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Mildly depressed? Antidepressants may not improve your quality of life

Behavioral interventions may be better for long-term health.
Credit: Wynter / Adobe Stock
Key Takeaways
  • While antidepressants are widely used to treat depression, their effectiveness has been controversial.
  • A new study found that patients with depression who use antidepressants do not experience improved health-related quality of life compared to patients who don't use antidepressants.
  • The finding suggests that doctors might want to try non-pharmaceutical interventions, like cognitive behavioral therapy and lifestyle improvements, before prescribing antidepressants — at least for patients with mild depression.

About 13% of American adults use antidepressants, according to the most recent CDC statistics. But despite the drugs’ ubiquity, their overall effectiveness remains somewhat controversial.

Prior studies have raised concerns that antidepressants‘ benefits were overstated on account of publication bias — positive studies got published while negative ones were shelved.

So, a few years ago, an influential group of researchers tasked themselves with finding all of the published and unpublished double-blind randomized controlled trials of antidepressants and then analyzing them together to see whether there’s convincing evidence that antidepressants truly worked.

The hunt turned up 522 trials involving more than 116,000 participants.

Doctor Aaron E. Caroll, a pediatrician and Vice Chair for Health Policy and Outcomes Research at Indiana University, summed up the results to The New York Times:

“The reassuring news is that all of the antidepressants were more effective than placebos… The bad news is that even though there were statistically significant differences, the effect sizes were still mostly modest. The benefits also applied only to people who were suffering from major depression, specifically in the short term.”

Carroll’s overall takeaway:

“We still do not know how well antidepressants work for those with milder symptoms that fall short of major depression, especially if patients have been on the drugs for months or even years.”

A study recently published in the journal PLoS ONE addresses this dilemma, and the results don’t augur well for antidepressants.

Scientists primarily based out of King Saud University in Saudi Arabia utilized data from the United States’ Medical Expenditure Panel Survey (MEPS), perhaps the most complete source of data on the cost and use of health care in the U.S. Armed with MEPS, the researchers compared the change in health-related quality of life (HRQoL) – an individual’s perceived physical and mental health – between patients with depressive disorder who used antidepressants and depressed patients who did not. The data they analyzed included more than 17 million adults diagnosed with depression, with a two-year follow-up.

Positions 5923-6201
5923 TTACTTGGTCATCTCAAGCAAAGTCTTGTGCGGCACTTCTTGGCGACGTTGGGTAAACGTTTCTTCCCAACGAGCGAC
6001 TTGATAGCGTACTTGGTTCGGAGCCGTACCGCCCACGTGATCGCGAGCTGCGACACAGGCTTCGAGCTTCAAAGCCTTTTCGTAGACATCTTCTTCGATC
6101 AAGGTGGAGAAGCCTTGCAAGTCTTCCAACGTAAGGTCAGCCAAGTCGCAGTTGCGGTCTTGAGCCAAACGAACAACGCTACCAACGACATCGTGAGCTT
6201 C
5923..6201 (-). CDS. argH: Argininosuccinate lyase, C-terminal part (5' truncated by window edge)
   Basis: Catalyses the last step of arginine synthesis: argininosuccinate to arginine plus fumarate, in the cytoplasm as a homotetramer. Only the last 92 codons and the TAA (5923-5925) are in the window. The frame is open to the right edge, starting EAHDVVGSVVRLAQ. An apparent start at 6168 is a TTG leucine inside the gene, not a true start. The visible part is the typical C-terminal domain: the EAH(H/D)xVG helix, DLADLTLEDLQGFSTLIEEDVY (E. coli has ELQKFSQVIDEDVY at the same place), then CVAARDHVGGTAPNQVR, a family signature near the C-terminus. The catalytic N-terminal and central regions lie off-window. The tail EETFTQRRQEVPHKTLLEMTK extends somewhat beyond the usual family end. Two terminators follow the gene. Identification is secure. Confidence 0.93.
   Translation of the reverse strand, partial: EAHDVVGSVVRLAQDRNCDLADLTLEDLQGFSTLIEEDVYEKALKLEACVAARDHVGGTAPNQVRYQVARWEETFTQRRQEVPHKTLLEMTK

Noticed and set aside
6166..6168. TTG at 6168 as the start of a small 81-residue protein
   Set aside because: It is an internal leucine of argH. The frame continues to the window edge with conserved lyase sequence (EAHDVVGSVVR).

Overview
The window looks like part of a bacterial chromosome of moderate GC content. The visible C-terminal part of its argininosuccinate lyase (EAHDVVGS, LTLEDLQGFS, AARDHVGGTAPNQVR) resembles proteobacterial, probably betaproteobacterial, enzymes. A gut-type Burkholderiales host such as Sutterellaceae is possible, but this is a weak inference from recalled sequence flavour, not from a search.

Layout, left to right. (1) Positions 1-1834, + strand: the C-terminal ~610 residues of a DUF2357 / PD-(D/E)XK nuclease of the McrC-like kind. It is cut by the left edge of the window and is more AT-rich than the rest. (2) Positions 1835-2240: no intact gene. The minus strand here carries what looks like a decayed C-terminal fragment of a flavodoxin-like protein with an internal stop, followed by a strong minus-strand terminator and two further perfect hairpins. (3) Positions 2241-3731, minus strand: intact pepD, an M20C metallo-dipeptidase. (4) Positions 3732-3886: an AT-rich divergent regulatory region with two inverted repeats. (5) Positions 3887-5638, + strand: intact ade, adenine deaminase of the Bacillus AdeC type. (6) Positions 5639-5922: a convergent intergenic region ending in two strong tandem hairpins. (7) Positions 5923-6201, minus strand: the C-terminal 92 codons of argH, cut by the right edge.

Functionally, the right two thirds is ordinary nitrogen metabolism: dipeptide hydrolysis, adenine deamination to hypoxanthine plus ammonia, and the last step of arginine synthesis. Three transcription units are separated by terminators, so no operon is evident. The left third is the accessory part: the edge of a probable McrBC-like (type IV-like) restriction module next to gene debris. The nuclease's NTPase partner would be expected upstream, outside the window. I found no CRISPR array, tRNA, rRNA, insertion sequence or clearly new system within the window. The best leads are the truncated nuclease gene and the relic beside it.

Controlling for various confounders like age, gender, race, ethnicity, marital status, poverty level, and insurance coverage, the scientists found that people who used antidepressants reported slightly greater improvement in mental health-related quality of life compared to those who did not, but the difference did not reach statistical significance, so therefore it could just be due to chance. Moreover, patients on antidepressants reported that their physical health quality of life slightly worsened compared to patients not on the drugs, but again, the difference was not statistically significant.

The researchers interpreted this as a null result.

“The real-world effect of using antidepressant medications does not continue to improve patients’ HRQoL over time, as the change in HRQoL was comparable to patients who did not use any antidepressant medications,” they wrote.

This by no means suggests that people on antidepressants should stop taking them. The drugs have been shown to be more effective against severe depression, and this new study doesn’t dispute that.

“We still need our patients with depression to continue using their antidepressant medications,” the authors added in a statement. “With that being said, the role of cognitive and behavioral interventions on the long term-management of depression needs to be further evaluated in an efforts to improve the ultimate goal of care for these patients; improving their overall quality of life.”

These salubrious interventions include cognitive behavioral therapy, better sleep habits, a healthier diet, and regular exercise, all of which can alleviate symptoms of depression and boost well-being. The researchers suggest that, at least for people with mild depression, these kinds of remedies should be the first options to treating their symptoms, rather than antidepressants.


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